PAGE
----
Before SUVs became ubiquitous, International Harvester built a bare-bones version of the vehicle. The Scout soon became a competitor for Jeep—it even had a similar fold-down windshield. Produced in Fort Wayne, Indiana, the Scout was built during 1961 and 1980 and was essentially a two-door truck with a removable hard top that had a full-length roof as an option. You could also select a half-cab pickup design, or go with a soft top. Rumor has it that the only product guideline given was to come up with something to replace the horse. It’s unclear what Abimelec Design was replacing with their custom build of the Scout, but the name—Hellscout—might give you an idea of what this vehicle is capable of.
Abimelec Design has been helping people bring their car dreams into reality by offering their services to create a preview of what the project might look like using Photoshop. For the Hellscout, Abimelec confesses to having thought about a “classy yet functional off roading SUV” for quite a while. Originally, they were going to use a late ‘70s or early ‘80s Bronco or Ramcharger, but those vehicles just didn’t have the right look. Abimelec wanted something that had a more nimble appearance. That desire led Abimelec to the Scout. As a direct competitor for Jeep, the Scout design had that nimble, go-anywhere look to it.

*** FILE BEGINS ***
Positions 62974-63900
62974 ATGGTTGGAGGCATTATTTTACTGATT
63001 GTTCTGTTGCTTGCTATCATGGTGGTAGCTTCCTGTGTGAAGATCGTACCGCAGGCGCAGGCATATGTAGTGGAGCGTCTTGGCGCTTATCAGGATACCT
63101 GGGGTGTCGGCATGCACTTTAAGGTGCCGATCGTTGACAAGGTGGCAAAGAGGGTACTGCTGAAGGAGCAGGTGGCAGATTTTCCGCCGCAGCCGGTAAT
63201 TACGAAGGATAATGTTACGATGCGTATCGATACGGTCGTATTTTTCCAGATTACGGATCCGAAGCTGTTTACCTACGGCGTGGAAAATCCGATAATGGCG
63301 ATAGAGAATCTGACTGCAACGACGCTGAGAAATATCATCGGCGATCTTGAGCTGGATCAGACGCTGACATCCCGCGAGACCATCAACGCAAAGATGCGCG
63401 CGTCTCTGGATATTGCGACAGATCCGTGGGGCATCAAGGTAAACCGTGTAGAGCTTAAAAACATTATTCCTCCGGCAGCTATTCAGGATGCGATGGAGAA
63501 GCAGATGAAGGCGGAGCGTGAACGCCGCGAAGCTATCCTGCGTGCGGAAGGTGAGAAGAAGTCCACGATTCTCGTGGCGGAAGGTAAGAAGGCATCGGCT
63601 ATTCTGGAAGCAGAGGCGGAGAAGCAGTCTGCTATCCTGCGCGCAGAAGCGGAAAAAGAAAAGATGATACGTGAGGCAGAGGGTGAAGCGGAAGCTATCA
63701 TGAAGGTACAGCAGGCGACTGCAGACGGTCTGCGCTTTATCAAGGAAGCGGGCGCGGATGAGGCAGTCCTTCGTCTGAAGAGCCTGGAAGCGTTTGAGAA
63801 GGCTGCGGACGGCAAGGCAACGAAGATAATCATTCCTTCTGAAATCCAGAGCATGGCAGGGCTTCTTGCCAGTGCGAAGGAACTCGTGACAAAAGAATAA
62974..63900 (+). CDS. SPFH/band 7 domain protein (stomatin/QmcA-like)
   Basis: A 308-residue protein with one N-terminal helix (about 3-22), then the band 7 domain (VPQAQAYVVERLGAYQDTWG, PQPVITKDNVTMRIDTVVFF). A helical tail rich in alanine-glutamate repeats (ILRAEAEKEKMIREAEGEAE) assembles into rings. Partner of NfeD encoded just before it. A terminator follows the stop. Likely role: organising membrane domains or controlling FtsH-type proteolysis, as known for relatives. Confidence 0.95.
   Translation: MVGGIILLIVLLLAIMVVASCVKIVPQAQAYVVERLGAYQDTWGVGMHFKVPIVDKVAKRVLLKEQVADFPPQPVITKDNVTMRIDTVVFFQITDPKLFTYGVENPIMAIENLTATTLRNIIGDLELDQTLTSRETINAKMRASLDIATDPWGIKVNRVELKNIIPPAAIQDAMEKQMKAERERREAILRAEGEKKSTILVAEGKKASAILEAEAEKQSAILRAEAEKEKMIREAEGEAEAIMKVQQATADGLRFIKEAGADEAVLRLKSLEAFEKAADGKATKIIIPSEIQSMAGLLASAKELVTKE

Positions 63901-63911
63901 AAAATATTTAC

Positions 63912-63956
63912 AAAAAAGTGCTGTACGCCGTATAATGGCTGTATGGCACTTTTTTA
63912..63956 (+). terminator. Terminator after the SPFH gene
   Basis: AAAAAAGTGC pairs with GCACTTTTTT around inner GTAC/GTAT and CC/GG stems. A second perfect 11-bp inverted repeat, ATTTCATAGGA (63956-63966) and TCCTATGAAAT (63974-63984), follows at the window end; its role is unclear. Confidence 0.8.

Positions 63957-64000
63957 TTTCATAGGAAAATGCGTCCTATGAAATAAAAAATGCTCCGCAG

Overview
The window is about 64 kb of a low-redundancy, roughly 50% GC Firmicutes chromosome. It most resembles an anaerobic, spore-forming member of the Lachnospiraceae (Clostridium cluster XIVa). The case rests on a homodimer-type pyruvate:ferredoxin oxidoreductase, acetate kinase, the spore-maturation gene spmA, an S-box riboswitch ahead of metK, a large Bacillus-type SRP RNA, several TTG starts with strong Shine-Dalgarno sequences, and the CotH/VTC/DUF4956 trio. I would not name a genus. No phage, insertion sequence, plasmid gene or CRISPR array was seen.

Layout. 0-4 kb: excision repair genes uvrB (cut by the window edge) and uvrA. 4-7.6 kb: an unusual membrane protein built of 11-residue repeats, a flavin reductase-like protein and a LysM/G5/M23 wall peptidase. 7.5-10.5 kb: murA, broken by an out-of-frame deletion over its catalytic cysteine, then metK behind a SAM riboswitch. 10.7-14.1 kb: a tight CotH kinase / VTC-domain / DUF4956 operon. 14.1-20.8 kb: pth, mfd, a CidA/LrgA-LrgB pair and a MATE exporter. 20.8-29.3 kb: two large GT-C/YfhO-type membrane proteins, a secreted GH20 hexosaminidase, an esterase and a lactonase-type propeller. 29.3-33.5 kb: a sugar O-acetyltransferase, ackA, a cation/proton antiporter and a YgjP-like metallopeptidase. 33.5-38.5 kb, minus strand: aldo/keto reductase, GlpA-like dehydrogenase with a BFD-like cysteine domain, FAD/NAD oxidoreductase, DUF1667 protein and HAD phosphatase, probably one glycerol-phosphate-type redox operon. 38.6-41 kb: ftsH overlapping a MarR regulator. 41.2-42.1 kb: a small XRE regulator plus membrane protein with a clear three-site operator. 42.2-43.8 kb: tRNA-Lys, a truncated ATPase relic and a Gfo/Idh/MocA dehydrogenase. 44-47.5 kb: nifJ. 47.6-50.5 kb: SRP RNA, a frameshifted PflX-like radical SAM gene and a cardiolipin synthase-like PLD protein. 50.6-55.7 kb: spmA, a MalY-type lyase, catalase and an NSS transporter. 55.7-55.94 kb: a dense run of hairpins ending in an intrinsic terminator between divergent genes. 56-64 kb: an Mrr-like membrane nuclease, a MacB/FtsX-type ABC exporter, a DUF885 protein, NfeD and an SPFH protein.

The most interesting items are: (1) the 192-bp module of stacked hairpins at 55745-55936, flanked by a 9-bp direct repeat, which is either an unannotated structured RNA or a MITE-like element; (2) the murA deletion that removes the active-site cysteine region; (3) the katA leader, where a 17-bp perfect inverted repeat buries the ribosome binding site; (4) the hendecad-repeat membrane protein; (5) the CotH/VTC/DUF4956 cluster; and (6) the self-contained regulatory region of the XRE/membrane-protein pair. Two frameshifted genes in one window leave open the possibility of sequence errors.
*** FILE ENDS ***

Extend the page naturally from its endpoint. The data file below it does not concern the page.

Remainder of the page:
This wasn’t a “dress-it-up” build, though. Abimelec had creating a pure, off-roading machine on the mind, so the design strips away everything but the basics. The Hellscout comes with a stock interior, no doors, no cage, and only lap belts. Portal axles from a Merc were borrowed for the Hellscout, and the whole vehicle was done up in a red and black color scheme.
Why the name “Hellscout”? Under the hood this former Scout has a supercharged HEMI Hellcat V8 capable of 707 horsepower. Not only does this Scout have the looks of an off-roading beast, it has the guts to back it up, making it the epitome of off-road bad-assedness.